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Choose a commercial seed-starting mix when planting seeds. These mixes are well-suited to the needs of germinating seeds. (Photo by Todd Johnson, OSU Agricultural Communications Services)

Starting seeds indoors can be an enjoyable winter garden project

Thursday, January 14, 2021

With gardening season slowing down into the winter months, many people with green thumbs are eager to get back outdoors and put a little dirt under their fingernails.

There’s good news for those gardeners: Starting seeds indoors not only provides a jumpstart on spring, it also is a relatively inexpensive way to grow a wider variety of plants, said David Hillock, Oklahoma State University Extension consumer horticulturist.

“Seeds are available through many sources, including your local gardening store, mail order catalogs and online. One advantage of buying seeds is gardeners will have a much greater variety to choose from compared to waiting until spring to buy starter plants,” Hillock said. “You can pick up seeds for some unusual hybrids that may be difficult to find in plant form in the spring.”

How much seed is enough? Don’t buy more than what can be used within two or three years. The fresher the seed, the greater the chance the seeds are viable. Leftover seeds can be stored in an air-tight container in a cool place such as a refrigerator.

Hillock said to keep the humidity low in the storage container, add a packet of silica gel. An alternative is a teaspoon of powdered milk in a piece of facial tissue or paper towel.

Fortunately, it doesn’t take a lot of equipment and tools to start planting. Other than the seeds, all that is needed is some good potting mix and cell flats with small, individual containers. Small, individual pots also are a good choice.

“It’s better to use divided containers so each plant can contain its own root system. Seedlings grown together in one large pot likely will be injured during the transplant process,” he said. “Seedlings such as cucumbers and squash don’t transplant well, so use fiber or paper pots that break down in the soil. When the seedling is ready to be planted, simply plant the pot.”

Hillock recommends using a commercial seed-starting mix to grow seedlings. Those mixes are composed of vermiculite and peat – without any true soil – and they’re lightweight and free of weed seeds. The texture of the mix is well-suited to the needs of germinating seeds and tiny seedlings.

Be sure to follow seed packet or catalog instructions when starting. Each species has its own requirements for seed depth, water and light. Consider when the seedling will be ready for transplant and work backward on the calendar to determine when the seeds must be started. Remember to identify each container or tray with a tag. Seedlings can be different species but still look alike, so marking each tray will be a big help when it’s time to transplant them outside.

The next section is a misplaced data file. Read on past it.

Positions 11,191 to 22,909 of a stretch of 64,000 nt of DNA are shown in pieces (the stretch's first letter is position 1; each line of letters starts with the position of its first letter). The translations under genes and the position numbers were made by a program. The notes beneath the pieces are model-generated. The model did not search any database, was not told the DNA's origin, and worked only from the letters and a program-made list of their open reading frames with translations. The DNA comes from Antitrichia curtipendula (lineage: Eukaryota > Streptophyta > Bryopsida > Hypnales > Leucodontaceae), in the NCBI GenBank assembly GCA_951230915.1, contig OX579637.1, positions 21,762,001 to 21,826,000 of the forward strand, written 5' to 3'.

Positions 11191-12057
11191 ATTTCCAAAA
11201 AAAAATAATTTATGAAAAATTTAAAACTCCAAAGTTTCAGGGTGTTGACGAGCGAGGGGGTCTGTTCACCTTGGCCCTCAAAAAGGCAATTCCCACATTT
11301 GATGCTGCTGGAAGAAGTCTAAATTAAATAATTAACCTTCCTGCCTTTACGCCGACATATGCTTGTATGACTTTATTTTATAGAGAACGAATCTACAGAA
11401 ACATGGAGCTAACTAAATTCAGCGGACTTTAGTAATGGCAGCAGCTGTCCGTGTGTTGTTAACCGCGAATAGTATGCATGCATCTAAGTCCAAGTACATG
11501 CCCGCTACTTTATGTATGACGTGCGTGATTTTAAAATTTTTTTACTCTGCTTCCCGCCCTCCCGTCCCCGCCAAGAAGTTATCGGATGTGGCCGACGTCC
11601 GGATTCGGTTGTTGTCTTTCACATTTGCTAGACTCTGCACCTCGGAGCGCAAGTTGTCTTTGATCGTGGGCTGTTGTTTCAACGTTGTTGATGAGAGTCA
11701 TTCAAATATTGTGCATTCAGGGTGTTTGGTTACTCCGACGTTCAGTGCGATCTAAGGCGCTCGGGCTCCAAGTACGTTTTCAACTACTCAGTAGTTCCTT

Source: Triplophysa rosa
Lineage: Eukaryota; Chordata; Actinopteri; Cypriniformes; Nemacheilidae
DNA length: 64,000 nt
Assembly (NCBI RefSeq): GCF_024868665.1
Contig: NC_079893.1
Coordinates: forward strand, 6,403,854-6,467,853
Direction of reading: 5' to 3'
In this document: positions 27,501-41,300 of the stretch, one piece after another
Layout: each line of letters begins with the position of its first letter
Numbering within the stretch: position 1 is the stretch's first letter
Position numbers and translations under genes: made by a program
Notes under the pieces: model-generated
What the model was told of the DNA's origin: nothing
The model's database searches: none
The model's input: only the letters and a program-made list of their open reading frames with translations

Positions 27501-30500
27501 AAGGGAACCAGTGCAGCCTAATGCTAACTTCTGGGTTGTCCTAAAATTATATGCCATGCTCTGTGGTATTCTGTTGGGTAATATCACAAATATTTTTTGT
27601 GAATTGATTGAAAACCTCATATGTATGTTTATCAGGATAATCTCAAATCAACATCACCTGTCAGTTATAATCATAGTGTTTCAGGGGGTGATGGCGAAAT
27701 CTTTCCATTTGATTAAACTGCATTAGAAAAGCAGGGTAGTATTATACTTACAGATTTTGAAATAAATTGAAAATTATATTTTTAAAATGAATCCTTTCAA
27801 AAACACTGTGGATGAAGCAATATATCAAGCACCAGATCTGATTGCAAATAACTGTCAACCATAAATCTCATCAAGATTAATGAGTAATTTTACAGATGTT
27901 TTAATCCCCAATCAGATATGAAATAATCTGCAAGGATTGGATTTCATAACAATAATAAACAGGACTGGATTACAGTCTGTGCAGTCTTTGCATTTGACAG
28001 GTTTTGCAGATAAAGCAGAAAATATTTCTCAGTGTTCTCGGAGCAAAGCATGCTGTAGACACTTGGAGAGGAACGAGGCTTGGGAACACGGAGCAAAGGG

Once the seeds are planted, they need to be kept in an area where the temperature is above 60 degrees Fahrenheit. Avoid placing the seed flats on a windowsill. Hillock said a more reliable method is to use fluorescent lights, which may be marketed as grow lights. This will help plants develop strong, sturdy stalks.

“Plants need 12 to 16 hours of light every day. Installing a timer on the lighting system is an easy way to help ensure the plants get the required light,” he said.

The potting mix needs to be kept moist while seeds are germinating. A spray bottle to water the surface on the plants without washing away any of the potting mix is a handy tool. This will help avoid overwatering and root rot. Seedlings also will benefit from a weak, general-purpose, water-soluble fertilizer mixed at one-quarter strength. Use that mixture once per week and use plain water as needed the rest of the week.

“As your seedlings grow out of the cell packs, transplant them into larger containers. You can use larger peat pots or plastic cups with holes punched in the bottom for drainage,” he said. “If you started the process with small peat cups, transplant those into your larger peat cups.”

As time draws near to get the seedlings in the ground, Hillock said they need to go through a process called hardening off. They have been protected from direct sunlight and wind, two environmental factors that can be harsh on unprepared, young plants.

A couple of weeks before planting, move them outside in the shade for a few hours each afternoon. Bring them back indoors before the temperature drops at night. Each day leave the plants out for a little longer and expose them to a bit more direct sunshine. Unless there is a risk of abnormally cold weather, by the end of the two weeks the plants should be ready to stay outside in a sunny area until gardeners are ready to transplant them into the garden.

More information about growing vegetable transplants is available on the OSU Extension website, along with a wide variety of general gardening topics.

MEDIA CONTACT: Trisha Gedon | Agricultural Communications Services | 405-744-3625 |

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